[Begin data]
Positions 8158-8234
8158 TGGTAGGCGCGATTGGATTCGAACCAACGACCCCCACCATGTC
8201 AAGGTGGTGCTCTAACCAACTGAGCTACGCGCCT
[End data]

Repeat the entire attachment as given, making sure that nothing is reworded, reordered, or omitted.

Positions 8158-8234
8158 TGGTAGGCGCGATTGGATTCGAACCAACGACCCCCACCATGTC
8201 AAGGTGGTGCTCTAACCAACTGAGCTACGCGCCT